Patrick Joseph Borchers (Creighton University School of Law) has posted Extending Federal Rule of Civil Procedure 4(K)(2): A Way to (Partially) Clean Up the Personal Jurisdiction Mess (American University Law Review, Vol. 67, No. 2, 2017) on SSRN. Here is the abstract:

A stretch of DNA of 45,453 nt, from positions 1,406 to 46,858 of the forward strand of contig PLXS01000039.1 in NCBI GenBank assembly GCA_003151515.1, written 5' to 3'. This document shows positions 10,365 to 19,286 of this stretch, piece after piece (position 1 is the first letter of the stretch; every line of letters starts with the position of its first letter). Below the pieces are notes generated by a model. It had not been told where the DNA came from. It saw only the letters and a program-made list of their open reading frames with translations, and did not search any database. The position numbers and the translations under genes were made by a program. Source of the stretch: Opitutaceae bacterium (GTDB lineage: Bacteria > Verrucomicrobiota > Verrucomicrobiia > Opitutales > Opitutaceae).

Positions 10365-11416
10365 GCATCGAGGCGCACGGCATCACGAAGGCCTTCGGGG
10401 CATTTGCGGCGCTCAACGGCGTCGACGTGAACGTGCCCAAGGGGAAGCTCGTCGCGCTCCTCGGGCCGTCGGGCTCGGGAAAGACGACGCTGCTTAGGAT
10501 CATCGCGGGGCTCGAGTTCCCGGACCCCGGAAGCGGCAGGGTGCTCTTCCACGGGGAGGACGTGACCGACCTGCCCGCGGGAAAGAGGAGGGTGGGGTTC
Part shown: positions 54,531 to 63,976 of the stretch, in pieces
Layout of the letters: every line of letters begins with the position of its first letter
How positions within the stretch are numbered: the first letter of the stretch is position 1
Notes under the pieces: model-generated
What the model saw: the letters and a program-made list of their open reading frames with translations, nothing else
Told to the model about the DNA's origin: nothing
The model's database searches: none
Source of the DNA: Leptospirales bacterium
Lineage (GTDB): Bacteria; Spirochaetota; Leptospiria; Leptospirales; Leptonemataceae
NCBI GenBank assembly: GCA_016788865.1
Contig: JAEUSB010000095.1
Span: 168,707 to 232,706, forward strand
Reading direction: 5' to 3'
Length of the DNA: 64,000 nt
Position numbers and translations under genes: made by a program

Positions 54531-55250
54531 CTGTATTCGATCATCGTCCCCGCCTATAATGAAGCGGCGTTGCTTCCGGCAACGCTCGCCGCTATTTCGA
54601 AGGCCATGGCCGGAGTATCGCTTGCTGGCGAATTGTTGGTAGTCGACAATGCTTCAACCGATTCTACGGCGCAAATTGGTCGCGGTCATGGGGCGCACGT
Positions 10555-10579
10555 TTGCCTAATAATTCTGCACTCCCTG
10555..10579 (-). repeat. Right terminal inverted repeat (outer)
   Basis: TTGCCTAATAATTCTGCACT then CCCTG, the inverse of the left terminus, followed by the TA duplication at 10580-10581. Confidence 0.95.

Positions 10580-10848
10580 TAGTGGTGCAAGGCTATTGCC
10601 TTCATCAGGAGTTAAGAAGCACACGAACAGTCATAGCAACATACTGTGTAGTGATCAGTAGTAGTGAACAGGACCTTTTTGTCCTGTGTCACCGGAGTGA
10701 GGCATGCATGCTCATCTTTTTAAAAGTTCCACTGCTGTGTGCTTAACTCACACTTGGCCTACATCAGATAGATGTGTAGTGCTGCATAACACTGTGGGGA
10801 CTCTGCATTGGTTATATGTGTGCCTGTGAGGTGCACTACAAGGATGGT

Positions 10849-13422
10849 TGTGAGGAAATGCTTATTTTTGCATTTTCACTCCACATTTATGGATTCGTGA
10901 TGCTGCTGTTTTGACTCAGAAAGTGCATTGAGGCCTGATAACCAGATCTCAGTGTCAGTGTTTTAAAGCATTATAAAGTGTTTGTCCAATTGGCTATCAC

The Supreme Court’s personal jurisdiction jurisprudence has become increasingly constricted and remains unclear on many crucial questions. However, it appears that the Court will not rethink its basic approach to determining whether the defendant has minimum contacts with the forum state. The Supreme Court has heard five cases concerning personal jurisdiction since 2011, and it has decided all five in favor of defendants. As a result, U.S. plaintiffs can be left without a U.S. forum, even though they are injured in the United States by foreign corporations and the suits arise from the foreign corporations’ purposeful efforts to benefit from the U.S. market. Moreover, other important issues, such as the significance of virtual contacts, lie unresolved. This Article proposes a practicable solution to the worst of the problems: the lack of a U.S. forum for domestic plaintiffs injured in the United States by foreign defendants. The proposed solution is to extend Federal Rule of Civil Procedure 4(k)(2) — which in its current form allows for nationwide personal jurisdiction in federal question cases in which where the plaintiff would not have another U.S. forum — to include diversity and alienage cases. While this solution would not resolve all difficult issues, it would work to the advantage of U.S. plaintiffs by ensuring a local forum and benefit U.S. defendants by leveling the playing field between them and their foreign counterparts. This Article then considers whether the Rules Enabling Act would authorize an extension of Federal Rule 4(k)(2) and if it would be constitutional. The Article concludes that an extended Rule 4(k)(2) would survive challenges under both the Rules Enabling Act and the Constitution.